SSA Wins Injunction To Block New Fees:
Superior Court Judge Upholds Boatline In Standoff With Town of Falmouth Over Open Air Parking Tariffs


The Steamship Authority this week staved off a move by the town of Falmouth to impose monthly fees on the boat line's 3,200 parking spaces in the that town.

On Monday a Dukes County Superior Court judge allowed a preliminary injunction to block the town from imposing the fees. The fees are an offshoot of a bylaw adopted by Falmouth voters last November to regulate open-air pay parking lots.

The bylaw goes into effect May 1.

"I find that granting an injunction is in the public interest," declared the Hon. Herman J. Smith Jr., an associate justice of the superior court, after hearing arguments in the Edgartown courthouse Monday morning.

The Falmouth parking lots generate just under $3 million a year for the boat line. At $2.50 per space per day, the fees would amount to about $75,000 a year. A $300-a-day penalty provision for noncompliance would leave the SSA liable for fines of nearly $1 million a day, if it refused to pay the fees.

SSA general manager Wayne Lamson welcomed the ruling. "We're very relieved that the court saw fit to grant the preliminary injunction, and that we could proceed this summer without the threat of fines and regulation," Mr. Lamson said following the hearing.

Falmouth town counsel Frank Duffy, who argued for the town, said on Monday that the town would not back off from its position that the bylaw applies to the boat line. "The judge entered a preliminary injunction. We're obviously going to honor the notice. The litigation will proceed until we get a final answer," Mr. Duffy said.

Yesterday, however, Mr. Duffy said he plans to meet in executive session with the town's board of selectmen to discuss the ruling and the town's next moves, including whether the town should settle or continue the legal battle.

The complaint and injunction request were filed by the boat line against the town as the start date for the bylaw drew near, and town officials made it clear that they believed the bylaw applies to the SSA.

The town has described the bylaw as a public safety measure. "It is a pro-active measure aimed at avoiding loss of property, loss of life and protecting the environment," town attorneys wrote in their reply to the SSA's motion for a preliminary injunction.

Noting that the boat line has 3,200 parking spaces in Falmouth, the town laid out a scenario in which each space was filled. "Assuming each vehicle parked has 10 gallons of gasoline in its tank, 320,000 gallons of gasoline are stored above ground in the authority lots when those lots are occupied," town attorneys wrote. "By any standard, that is a significant amount of volatile fuel." Attorneys also cited recent language from the Coast Guard and the Department of Homeland Security, who found that passenger ferry operations pose "the greatest threat of terrorism in maritime transportation."

In late February, Mr. Duffy informed the SSA that the town intended to enforce the bylaw against the boat line starting May 1.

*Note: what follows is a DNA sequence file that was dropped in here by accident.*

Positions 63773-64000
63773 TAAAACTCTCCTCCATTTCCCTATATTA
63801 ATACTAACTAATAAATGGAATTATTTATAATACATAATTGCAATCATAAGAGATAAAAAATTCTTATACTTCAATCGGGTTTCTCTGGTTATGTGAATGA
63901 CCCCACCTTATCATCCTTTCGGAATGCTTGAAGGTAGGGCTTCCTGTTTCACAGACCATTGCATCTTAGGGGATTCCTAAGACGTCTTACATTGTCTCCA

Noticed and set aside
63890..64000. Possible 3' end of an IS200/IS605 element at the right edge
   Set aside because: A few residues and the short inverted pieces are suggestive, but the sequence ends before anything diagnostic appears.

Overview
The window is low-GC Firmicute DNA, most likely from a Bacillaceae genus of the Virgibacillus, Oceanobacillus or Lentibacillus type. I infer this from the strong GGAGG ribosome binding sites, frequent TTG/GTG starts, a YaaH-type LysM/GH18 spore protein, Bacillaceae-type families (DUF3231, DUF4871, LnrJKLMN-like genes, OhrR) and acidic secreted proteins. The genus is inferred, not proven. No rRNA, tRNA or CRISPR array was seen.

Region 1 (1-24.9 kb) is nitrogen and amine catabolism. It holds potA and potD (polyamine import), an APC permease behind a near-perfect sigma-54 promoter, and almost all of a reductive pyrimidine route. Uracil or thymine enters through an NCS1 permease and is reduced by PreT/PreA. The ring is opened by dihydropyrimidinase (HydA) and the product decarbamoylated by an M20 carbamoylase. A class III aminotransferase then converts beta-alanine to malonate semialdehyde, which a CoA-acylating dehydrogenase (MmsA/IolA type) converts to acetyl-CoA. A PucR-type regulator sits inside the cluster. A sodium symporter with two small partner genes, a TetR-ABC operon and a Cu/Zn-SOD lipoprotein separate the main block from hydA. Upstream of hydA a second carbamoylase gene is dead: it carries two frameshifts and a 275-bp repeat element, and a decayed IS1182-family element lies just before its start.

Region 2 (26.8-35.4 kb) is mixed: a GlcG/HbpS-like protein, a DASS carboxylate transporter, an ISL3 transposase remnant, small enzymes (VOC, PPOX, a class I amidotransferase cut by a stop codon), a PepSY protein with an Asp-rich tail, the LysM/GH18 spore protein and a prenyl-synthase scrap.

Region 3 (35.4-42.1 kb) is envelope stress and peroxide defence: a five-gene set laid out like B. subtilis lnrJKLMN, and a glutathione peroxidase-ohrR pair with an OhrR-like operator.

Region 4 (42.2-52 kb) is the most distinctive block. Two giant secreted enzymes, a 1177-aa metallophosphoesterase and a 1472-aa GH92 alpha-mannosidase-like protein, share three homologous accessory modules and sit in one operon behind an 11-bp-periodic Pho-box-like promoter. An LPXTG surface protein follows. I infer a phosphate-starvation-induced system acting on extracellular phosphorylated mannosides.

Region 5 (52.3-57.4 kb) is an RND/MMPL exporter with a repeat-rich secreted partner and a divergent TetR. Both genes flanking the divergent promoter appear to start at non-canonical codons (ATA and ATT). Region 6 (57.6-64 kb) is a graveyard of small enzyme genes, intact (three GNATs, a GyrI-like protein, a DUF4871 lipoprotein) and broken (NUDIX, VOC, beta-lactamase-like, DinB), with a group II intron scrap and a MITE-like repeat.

Because it is a state agency, the SSA is not required to comply with local zoning bylaws.

On March 17, the SSA sent a letter to the town, questioning its right to enforce the bylaw against the boat line. A meeting April 7 between boat line representatives and the Falmouth board of selectmen failed to resolve the dispute. On April 19, the boat line filed the complaint against the town and its fire chief.

SSA special counsel Michael Vhay of Piper Rudnick in Boston, argued in the complaint that the parking fee is an illegal tax.

In arguments Monday, Mr. Vhay said parking is an essential part of the boat line's governmental function, which is to provide marine transportation between the mainland and the Islands of Martha's Vineyard and Nantucket. He said the state Supreme Judicial Court had reached that conclusion in another case brought by the town of Bourne seven years ago.

Mr. Duffy argued that the court was required to deny the proposed injunction in the name of public safety. He also noted that the state law used to craft the town bylaw does not expressly exempt the Steamship Authority, although it does exempt regional transit authorities and the Massachusetts Bay Transportation Authority. The law was written before the Steamship Authority was created by an act of the state legislature in 1960.

Judge Smith remained skeptical, and pointedly cited the Bourne case as he questioned attorneys.

Mr. Duffy replied that the Bourne case turned on a zoning issue, while the issue in dispute is one of business regulation.

In the end Judge Smith concluded that any harm in granting the injunction would be far less to the town of Falmouth, compared to the harm that could fall on the SSA by failing to grant an injunction.

Following the hearing, Ahmed Mustafa, chairman of the Falmouth board of selectmen, said he did not question the authority of the superior court. "It's all within the court's authority," Mr. Mustafa said.

SSA general counsel Steven Sayers said if the boat line had not obtained the injunction, it had considered making parking at the lots free, until the dispute was resolved.

Mr. Sayers said the boat line wants an amicable resolution to the dispute with the town where the SSA has operated for 45 years. He would not comment on whether settlement discussions are underway.

"This is a marriage to the town of Falmouth," Mr. Sayers said. "We're not going to let small disagreements get in the way of a long-term relationship. We want to make it to our golden anniversary."